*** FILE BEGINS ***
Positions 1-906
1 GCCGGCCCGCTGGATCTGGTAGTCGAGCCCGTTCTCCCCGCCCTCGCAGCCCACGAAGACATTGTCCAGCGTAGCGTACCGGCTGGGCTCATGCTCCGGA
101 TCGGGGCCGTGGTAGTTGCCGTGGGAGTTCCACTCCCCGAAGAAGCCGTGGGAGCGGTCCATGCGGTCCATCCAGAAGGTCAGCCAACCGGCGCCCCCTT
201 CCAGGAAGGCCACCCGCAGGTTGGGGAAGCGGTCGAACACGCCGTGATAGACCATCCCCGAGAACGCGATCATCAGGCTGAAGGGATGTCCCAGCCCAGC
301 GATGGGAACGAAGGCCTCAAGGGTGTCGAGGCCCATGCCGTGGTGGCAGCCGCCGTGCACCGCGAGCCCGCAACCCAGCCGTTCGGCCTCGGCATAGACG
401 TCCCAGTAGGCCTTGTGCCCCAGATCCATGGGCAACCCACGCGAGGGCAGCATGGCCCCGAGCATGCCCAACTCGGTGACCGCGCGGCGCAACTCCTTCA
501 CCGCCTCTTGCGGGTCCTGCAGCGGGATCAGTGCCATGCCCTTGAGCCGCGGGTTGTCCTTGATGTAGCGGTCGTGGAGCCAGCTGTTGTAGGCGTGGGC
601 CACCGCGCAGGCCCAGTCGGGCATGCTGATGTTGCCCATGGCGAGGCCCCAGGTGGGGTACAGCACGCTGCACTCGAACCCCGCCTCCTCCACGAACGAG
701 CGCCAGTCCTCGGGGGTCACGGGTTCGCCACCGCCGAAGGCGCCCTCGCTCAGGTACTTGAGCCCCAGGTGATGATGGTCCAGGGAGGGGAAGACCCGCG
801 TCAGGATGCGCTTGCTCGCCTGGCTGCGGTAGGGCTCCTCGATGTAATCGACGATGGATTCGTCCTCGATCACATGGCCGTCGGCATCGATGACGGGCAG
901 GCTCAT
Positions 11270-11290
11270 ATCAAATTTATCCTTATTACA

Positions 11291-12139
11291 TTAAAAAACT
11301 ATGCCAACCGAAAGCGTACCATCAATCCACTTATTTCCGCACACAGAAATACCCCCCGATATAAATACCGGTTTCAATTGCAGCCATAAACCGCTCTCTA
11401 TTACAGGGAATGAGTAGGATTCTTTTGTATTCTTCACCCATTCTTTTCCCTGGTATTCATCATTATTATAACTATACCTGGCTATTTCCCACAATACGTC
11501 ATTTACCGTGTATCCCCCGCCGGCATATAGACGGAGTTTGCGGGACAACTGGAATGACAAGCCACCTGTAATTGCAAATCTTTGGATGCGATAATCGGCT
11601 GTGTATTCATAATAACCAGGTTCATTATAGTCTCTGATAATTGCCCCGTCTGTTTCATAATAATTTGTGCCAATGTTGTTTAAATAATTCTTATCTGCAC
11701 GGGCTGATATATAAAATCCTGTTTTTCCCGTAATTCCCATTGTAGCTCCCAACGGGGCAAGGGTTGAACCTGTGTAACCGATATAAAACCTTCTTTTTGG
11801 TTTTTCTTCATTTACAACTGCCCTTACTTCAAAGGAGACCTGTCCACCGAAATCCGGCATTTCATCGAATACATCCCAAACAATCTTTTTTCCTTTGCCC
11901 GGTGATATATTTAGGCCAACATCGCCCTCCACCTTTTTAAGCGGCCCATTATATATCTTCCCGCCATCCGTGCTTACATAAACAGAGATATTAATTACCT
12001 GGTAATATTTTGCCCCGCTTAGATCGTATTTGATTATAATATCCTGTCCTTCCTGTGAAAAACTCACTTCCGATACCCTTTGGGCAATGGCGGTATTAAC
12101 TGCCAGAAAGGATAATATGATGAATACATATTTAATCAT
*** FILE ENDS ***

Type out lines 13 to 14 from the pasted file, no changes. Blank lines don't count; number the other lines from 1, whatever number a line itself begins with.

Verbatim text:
11270 ATCAAATTTATCCTTATTACA

Positions 11291-12139